Next on the pudding menu was sherry trifle - Colosia moscatel sherry, chamomile, mandarin & thyme. By the description you knew that this wasn't going to be any old trifle. And any old trifle it wasn't, a plate with 2 glasses, 1 with a straw. This one looked like a little milkshake, the exact combinations of this dish elude me, as by this stage the palateble bombbardment of flavours had left me slightly bamboozled. The said milkshake just disapeared as if it were not actually there. The airiation of it made it so light, it was like sucking a sherry, vanilla and manderain saoked cloud up through a straw, if memory serves me right it was a sylabub. The other glass contained the the sponge and custard comliment of the dish. Again the custard was not as you would expect. This again was light and fluffy as the espume gun had been used to airiate this. I'm not a fan of trifle normally, but this was a little bit special.
This should have been the end of our little culinary journey, but no, we were a little greedy and had requested one of the desserts from the 9 course taster as well!
Beetroot & chocolate cake, bee pollen, hazelnut, milk & honey. It arrived at the table and it looked like they had brought out the black pudding starter again. Another
glimpse of the humour that showed through the whole meal. The beetroot and chocolate cake formed thw outer part of the scotch egg, a set hazelnut cream the egg white and the bee pollen and honey the yolk. The sponge was rich, dark and earthy. Niether
the beetroot or the chocolate overpowered the other. The hazelnut cream and the bee pollen were executed brilliantly. The cream not to gelled and the spherification of the honey and bee pollen left a perfect runny yolk like center. But, and there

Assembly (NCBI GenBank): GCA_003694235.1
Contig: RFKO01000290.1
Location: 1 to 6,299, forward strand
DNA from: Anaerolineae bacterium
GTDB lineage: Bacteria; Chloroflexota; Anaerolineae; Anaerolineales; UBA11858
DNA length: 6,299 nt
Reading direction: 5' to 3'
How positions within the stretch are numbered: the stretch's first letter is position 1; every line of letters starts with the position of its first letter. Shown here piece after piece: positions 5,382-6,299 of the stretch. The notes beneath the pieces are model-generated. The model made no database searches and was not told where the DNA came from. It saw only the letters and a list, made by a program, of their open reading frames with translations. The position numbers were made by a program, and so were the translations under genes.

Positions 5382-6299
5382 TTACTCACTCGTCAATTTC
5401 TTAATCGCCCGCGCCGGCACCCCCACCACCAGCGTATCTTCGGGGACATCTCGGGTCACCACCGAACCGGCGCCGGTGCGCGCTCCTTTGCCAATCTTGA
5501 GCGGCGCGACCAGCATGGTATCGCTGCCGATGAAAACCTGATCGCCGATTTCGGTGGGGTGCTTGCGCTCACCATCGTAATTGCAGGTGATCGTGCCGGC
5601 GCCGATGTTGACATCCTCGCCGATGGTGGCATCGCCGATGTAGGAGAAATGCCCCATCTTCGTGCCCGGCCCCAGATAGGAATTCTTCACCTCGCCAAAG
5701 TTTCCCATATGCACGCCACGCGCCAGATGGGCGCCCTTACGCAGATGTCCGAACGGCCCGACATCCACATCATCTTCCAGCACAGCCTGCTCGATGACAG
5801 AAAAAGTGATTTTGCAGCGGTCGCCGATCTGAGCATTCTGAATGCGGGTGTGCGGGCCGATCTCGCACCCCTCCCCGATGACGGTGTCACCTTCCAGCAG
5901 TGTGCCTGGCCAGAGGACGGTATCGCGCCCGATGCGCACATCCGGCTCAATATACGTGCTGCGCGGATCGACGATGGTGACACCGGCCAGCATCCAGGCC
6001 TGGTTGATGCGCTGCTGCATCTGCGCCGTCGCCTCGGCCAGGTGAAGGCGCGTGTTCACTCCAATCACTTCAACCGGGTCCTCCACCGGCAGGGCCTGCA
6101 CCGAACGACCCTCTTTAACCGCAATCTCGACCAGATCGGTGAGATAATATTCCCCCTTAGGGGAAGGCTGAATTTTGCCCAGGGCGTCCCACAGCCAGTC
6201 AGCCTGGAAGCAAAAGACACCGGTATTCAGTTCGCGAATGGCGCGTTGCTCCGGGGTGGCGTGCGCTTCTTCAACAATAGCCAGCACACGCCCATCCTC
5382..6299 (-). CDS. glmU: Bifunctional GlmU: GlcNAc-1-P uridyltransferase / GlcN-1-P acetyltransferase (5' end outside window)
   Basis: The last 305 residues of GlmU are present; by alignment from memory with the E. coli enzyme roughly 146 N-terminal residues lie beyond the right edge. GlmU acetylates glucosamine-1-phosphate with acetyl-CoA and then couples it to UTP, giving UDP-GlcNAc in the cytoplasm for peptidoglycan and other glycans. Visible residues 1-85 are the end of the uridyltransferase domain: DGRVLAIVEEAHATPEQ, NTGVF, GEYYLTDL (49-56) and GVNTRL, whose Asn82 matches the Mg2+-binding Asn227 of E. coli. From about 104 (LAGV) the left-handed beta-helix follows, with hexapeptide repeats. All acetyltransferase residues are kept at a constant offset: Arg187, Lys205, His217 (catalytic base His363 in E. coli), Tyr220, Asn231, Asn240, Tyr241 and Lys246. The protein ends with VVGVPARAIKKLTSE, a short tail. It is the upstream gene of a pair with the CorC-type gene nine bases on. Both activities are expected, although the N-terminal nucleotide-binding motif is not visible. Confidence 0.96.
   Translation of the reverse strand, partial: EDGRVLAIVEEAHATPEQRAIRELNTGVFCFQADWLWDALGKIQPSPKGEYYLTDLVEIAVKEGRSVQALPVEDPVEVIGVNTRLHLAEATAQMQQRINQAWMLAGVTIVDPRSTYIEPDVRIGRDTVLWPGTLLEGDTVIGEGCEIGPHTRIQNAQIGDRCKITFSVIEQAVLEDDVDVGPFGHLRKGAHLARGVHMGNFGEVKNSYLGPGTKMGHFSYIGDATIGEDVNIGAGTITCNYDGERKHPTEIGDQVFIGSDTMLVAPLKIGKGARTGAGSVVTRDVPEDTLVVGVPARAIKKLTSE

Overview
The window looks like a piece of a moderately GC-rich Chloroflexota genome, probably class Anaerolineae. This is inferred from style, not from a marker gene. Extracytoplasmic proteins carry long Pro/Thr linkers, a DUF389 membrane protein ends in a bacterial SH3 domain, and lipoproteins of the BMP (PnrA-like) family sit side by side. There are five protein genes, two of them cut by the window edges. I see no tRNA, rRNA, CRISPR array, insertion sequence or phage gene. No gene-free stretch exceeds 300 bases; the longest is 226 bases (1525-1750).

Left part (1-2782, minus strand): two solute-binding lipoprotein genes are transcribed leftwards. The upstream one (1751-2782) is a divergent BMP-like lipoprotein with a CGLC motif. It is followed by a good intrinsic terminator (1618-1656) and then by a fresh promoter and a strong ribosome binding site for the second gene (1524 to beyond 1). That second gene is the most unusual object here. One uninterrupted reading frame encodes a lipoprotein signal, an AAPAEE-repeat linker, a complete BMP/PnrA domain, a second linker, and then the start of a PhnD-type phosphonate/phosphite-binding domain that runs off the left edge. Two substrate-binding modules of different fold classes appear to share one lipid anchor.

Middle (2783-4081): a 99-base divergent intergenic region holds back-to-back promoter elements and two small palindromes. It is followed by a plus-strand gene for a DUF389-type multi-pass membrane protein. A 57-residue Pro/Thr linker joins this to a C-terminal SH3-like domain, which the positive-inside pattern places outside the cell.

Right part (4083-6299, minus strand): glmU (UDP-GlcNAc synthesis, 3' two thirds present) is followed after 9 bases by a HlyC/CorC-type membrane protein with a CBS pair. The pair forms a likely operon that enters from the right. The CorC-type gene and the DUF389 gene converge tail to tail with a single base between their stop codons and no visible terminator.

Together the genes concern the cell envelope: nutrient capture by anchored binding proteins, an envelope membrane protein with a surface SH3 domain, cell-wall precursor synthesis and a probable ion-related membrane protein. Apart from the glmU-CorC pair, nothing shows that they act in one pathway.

is a but. Unfortunatly when using the likes of calcium baths and some gelling agents, the results and effects are great, but they do have the tendancy to take away some of the flavour of the ingredients being used. It is a shame that the flavour
of the hazelnut, bee pollen and honey didn't quite come through for me. Never the less it was still a great fun end to the meal.
Onto coffee, good strong espresso, not to bitter and good crema. The petits fours carried on the fun and technical expertise. First a little lolipop which escapes me, then rhubarb and custard. The rhubarb in jelly form and the custard, a rich vanilla ice cream, coated in cornflour and icing sugar, like little frozen turkish delights. I'm sure there was 1 more, but by this stage I had had more flavours and ingredients go into my mouth than would normally go in a month!
All in all an excellent meal and would well reccomend the trip to it. as we were leaving we noticed the stairs and relised that there was an upstairs as well. So we poped up to have a little look. Again a throwback to yester year. Gilted mirrors, occasional tables, cookery books, horse hair filled chairs. A little journey back to the roots of the Victorian terrace house that it once was.
Aumbry restaurant, 2 Church Lane, Prestwich, Manchester,M25 1AJ
0161 798 5841